SANTA ROSA – Not immune to the stagnant economy, ThermaSource is no longer the fastest-growing company in Northern California, but after a tough quarter or two, it's on the move again, said company marketing specialist Patrick Hanson.

The Santa Rosa geothermal drilling company is still a force to be reckoned with, having ballooned from a three-man consulting firm in 2006 into the leading developer of geothermal wells in the world.

Founder and Chief Executive Officer Lou Capuano Jr., a 32-year veteran of the geothermal industry and before that an expert in oil drilling, led the company's rise.

The surge in interest in clean energy worldwide and, in California, a mandate for utilities to expand their clean, renewable energy portfolios have driven the growth of ThermaSource.

But investment in large energy-producing projects has dwindled with the economy. During the second quarter of 2009 ThermaSource was forced to shrink its work force from about 200 to 125 employees. That number has since risen to 180, said Mr. Hanson.

The company sold one of its nine massive drilling rigs but picked up a couple of labor contracts to take up the slack, he said.

"We have rigs at the Geysers, in El Centro and Utah and consulting contracts worldwide."

Equity firms and private investors poured more than $90 million into ThermaSource during 2007 and 2008 and have put in additional funding to support its rebound, he said.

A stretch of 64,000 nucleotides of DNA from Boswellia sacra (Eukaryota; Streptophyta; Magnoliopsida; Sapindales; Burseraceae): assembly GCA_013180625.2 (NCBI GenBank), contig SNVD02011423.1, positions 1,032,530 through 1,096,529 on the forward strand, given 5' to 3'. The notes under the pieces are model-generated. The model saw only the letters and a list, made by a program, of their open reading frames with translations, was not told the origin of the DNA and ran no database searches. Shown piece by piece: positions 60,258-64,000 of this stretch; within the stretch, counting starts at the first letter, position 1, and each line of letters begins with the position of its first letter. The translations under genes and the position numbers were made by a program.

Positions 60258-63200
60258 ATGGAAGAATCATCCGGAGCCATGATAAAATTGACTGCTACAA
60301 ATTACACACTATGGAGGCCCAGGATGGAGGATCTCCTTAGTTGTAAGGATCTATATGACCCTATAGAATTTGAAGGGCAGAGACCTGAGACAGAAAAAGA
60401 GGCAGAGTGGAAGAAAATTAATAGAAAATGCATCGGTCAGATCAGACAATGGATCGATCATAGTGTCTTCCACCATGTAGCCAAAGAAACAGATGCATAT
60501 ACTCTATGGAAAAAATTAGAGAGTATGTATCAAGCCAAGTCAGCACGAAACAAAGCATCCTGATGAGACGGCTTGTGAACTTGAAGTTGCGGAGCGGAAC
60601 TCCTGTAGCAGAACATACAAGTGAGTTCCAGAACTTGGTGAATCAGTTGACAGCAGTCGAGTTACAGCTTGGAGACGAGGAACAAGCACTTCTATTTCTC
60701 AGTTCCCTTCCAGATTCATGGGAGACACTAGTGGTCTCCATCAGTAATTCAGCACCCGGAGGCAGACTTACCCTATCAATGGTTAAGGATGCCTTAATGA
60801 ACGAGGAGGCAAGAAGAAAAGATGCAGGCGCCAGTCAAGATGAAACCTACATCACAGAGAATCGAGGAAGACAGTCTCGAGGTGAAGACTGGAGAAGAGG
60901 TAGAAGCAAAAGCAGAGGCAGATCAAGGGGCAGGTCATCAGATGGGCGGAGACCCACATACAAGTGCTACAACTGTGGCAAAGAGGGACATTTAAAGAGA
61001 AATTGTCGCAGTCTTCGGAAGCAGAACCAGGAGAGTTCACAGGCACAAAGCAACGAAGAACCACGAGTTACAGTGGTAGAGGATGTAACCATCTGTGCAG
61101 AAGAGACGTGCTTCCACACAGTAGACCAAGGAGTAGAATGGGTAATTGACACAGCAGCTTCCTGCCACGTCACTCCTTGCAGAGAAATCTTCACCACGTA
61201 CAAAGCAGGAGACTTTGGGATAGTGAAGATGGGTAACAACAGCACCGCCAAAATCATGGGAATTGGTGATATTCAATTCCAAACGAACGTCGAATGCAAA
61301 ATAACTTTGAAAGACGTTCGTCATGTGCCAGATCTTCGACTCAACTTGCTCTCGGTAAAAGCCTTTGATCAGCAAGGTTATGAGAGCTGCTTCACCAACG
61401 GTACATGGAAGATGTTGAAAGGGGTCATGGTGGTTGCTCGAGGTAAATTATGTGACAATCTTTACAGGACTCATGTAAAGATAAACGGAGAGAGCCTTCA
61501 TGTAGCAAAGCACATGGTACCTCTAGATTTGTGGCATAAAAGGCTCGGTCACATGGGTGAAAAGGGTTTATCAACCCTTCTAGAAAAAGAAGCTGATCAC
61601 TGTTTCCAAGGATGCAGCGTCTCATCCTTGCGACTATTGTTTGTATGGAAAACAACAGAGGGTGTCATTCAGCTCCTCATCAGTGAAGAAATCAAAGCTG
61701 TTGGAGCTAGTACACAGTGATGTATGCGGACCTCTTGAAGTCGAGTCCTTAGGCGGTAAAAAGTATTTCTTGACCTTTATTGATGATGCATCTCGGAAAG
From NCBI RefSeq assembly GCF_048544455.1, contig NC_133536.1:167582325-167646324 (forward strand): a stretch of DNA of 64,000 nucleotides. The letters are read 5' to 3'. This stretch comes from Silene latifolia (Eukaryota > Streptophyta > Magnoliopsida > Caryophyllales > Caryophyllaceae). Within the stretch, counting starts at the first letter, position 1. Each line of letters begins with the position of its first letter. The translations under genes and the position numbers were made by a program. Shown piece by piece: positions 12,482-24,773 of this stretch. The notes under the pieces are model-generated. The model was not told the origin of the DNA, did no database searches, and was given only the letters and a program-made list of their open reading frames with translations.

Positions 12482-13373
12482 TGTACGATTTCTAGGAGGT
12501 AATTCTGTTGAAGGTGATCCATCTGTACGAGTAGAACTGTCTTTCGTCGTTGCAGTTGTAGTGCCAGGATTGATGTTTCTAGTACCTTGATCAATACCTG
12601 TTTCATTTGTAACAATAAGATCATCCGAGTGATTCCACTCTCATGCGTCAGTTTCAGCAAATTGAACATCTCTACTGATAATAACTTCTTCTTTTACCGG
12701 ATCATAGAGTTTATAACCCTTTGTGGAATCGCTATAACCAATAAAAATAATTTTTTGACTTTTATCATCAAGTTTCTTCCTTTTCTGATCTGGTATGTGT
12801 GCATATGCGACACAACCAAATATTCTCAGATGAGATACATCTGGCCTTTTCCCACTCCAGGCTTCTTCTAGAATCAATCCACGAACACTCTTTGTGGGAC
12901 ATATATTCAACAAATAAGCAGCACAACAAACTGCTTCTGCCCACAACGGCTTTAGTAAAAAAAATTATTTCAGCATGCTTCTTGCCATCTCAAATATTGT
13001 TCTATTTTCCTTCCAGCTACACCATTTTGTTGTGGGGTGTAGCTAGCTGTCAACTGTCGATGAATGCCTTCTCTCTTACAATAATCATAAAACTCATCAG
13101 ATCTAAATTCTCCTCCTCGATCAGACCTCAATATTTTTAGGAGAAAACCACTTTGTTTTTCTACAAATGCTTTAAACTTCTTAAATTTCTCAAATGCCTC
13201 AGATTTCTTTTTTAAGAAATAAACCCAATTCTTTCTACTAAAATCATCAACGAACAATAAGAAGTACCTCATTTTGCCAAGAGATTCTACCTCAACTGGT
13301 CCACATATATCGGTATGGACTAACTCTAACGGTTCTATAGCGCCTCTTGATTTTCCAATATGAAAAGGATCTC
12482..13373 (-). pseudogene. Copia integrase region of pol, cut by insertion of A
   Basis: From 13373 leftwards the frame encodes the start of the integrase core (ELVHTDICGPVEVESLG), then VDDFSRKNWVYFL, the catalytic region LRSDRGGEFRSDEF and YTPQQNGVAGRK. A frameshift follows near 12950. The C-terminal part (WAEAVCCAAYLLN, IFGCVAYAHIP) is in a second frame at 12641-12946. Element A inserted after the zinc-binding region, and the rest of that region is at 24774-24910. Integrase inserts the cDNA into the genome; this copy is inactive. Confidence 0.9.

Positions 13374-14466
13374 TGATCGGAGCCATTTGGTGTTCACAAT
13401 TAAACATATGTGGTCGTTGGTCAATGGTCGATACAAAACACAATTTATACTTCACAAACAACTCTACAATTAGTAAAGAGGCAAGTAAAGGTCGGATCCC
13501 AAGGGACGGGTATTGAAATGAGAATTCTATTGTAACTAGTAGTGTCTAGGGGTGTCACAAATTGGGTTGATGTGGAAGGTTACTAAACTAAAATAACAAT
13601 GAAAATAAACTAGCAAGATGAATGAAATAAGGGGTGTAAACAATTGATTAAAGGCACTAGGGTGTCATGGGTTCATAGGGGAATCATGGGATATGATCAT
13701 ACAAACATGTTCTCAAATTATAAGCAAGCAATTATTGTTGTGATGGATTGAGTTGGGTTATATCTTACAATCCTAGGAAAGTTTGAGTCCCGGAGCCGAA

The company supplies an umbrella to two acquisitions and one self-built subsidiary. In 2008, it acquired EGS Inc. of Santa Rosa, whose founder Paul Brophy is an expert in volcanology and geophysics, to aid in the analysis of heat and fluid migration paths, as well as expedite the permitting process, which can be lengthy.

Also in 2008, the company spun off ThermaSource Cementing, a well-lining team that's picked up its own jobs. And Tecton Geologic, a Windsor-based geothermal well logging company was acquired. Tecton provides on-site rig monitoring to the geothermal drilling industry.

Tecton also provides hydrogen sulfide detection and abatement to provide a safe drilling environment. Tecton's networked data acquisition system TopHand is able to measure a wide range of in-hole variables, giving an up-to-date view of the well.

With these capabilities, ThermaSource has built itself into a one-stop shop for countries, utilities and energy companies to develop geothermal resources wherever hot spots near the surface are detected or even just suspected.

Geothermal fields are found where deep rock fissures allow heat from the earth's core to rise toward the surface. Harnessing that energy requires water, superheated and captured in steam.

According to Mr. Capuano, there are potential steam fields in the Philippines, Nicaragua, Chile, Peru, Mexico (Baja), Panama, Iceland and the Caribbean islands.

New ways to inject water into wells are being developed, including a controversial technology that bores deep into the rocky mantle of the earth and causes fractures, releasing heat to a closed system of water pumped into them. A project by Alta Rock of Sausalito to bore fracture wells at The Geysers has been held up for further studies, as it may cause earthquakes.

"We support the Alta Rock project, but we're not the current drilling contractor with The Geysers project," said Mr. Hanson.

For more information, visit www.thermasource.com.